"Cracking the Conspiracy" includes QuickTime on the CD.
Look in the QT folder on the CD for the QuickTime installers.
However the game uses QuickTime 2.12 which won't work on current versions of Windows outside of a Virtual machine. You'll either need an old computer with Windows 95/98 (possibly XP would work, though I've never had luck running QuickTime 2 on XP), or you'd need to play the game in a Virtual machine with Windows 95 or 98 installed (which is harder than it used to be thanks to increased computer speeds, hardware virtualization defaults, virtualization software dropping support of Windows 95/98, and Microsoft disallowing installation of VirtualPC on Windows 8 and 10).
Is there a way to tell if a game company goes out of Business.
That's actually irrelevant.
A big company won't support games for Windows 95/98 anyway.
Only a few independent developers, like MDNA games (Carol Reed) will support their older games (made for Windows 95 or 98 or even XP) on new versions of Windows.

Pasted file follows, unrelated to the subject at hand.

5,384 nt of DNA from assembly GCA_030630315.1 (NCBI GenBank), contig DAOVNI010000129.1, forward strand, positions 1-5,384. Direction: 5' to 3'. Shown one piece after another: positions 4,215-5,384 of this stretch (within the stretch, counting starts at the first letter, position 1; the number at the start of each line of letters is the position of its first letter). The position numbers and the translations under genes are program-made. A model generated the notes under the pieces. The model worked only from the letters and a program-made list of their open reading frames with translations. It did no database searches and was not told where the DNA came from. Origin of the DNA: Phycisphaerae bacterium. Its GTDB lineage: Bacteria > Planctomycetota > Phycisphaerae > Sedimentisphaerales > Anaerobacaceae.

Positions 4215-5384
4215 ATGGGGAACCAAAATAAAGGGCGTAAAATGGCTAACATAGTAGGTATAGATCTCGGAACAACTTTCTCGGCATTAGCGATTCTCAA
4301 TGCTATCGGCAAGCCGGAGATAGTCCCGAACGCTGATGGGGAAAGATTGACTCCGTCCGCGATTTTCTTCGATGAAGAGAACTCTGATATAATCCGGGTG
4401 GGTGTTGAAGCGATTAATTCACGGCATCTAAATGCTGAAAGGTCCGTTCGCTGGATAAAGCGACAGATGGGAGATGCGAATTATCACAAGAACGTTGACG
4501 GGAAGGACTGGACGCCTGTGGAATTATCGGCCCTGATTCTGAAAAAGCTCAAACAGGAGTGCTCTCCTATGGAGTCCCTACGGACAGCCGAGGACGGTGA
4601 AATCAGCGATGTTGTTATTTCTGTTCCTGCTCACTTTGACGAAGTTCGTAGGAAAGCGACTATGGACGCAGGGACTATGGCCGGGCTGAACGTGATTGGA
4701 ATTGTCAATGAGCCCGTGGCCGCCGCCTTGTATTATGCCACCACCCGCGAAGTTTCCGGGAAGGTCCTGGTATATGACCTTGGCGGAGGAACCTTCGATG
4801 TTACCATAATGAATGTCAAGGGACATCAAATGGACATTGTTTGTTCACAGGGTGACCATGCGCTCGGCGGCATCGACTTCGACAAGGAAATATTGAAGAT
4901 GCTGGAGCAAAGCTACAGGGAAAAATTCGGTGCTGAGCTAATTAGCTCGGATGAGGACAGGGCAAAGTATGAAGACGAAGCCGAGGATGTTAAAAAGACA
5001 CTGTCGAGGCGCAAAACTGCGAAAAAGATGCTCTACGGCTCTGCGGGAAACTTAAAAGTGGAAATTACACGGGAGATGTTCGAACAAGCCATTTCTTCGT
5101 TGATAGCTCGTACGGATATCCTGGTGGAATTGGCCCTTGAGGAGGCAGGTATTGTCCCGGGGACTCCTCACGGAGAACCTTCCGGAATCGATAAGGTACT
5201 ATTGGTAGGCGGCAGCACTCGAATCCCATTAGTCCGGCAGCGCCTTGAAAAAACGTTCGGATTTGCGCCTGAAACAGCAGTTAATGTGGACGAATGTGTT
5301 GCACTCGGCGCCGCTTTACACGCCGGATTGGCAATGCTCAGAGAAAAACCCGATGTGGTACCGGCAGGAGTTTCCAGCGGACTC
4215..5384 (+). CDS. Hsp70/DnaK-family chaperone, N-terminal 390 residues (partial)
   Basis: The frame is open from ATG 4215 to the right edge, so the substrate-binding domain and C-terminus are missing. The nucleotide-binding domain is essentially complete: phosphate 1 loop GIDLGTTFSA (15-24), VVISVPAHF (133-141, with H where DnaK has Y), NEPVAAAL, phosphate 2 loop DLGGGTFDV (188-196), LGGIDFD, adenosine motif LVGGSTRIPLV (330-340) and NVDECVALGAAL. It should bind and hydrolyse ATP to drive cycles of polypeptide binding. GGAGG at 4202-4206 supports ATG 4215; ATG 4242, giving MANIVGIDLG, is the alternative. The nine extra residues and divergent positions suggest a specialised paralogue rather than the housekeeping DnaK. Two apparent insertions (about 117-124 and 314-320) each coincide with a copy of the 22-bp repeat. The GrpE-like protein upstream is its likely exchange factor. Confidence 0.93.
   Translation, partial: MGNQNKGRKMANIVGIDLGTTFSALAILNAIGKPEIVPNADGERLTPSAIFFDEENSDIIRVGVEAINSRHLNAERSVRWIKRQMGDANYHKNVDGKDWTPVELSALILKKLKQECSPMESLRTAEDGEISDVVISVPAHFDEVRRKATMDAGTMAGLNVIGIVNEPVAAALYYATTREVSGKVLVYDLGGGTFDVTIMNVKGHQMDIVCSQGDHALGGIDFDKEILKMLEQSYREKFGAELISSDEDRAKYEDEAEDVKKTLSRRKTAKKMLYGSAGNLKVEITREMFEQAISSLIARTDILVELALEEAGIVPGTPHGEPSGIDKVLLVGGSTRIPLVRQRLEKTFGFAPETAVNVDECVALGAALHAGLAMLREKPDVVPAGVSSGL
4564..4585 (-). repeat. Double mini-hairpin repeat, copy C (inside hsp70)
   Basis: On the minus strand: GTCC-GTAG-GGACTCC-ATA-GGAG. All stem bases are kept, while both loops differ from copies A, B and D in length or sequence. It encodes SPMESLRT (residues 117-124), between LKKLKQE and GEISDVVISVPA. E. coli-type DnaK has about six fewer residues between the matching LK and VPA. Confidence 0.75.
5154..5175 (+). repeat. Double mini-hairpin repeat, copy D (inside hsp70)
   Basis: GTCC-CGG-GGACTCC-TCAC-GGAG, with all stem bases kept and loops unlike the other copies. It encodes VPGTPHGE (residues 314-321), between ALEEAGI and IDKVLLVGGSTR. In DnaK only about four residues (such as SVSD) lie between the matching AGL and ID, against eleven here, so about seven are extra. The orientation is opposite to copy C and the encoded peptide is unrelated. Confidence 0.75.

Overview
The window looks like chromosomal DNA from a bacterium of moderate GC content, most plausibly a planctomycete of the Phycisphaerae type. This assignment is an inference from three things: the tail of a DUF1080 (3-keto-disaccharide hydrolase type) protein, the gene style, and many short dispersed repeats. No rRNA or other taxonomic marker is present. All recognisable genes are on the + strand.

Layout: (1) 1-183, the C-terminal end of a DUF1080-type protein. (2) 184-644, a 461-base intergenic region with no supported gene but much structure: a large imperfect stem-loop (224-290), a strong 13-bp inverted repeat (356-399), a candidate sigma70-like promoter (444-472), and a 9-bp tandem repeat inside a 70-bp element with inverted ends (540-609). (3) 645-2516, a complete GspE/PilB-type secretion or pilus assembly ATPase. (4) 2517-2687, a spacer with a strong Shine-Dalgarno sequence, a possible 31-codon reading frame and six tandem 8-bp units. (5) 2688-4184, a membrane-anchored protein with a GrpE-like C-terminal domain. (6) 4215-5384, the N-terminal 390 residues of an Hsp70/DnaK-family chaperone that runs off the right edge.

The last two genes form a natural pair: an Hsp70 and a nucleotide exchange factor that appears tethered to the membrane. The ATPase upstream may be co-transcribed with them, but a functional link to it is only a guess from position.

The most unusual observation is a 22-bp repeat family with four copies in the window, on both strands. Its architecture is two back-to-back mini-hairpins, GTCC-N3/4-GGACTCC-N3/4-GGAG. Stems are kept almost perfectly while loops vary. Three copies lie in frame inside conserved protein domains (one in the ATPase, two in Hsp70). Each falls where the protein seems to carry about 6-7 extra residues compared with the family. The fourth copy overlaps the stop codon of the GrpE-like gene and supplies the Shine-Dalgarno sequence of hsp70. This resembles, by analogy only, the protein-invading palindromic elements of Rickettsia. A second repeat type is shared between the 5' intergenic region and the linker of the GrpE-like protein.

So if a game is on disc and was published in the 1990's, you can safely assume you can't play that version on a new computer without using a virtual machine like Virtual PC or VMware Player -- or in some cases DOSBox or ScummVM (which work better when they work).
and what games not to purchase for this reason.
Games that were made for Windows 95/98 and are on CD.
Unless you can get someone to configure a Virtual machine for you, you'll never get it working on a Windows 7/8/10 computer.
Cracking the Conspiracy was a good game -- much better designed than a lot of current releases. It's too bad you're giving up on it, but unless you have someone to help you get it running in a Virtual machine, it doesn't sound like that's something you're willing or able to do yourself.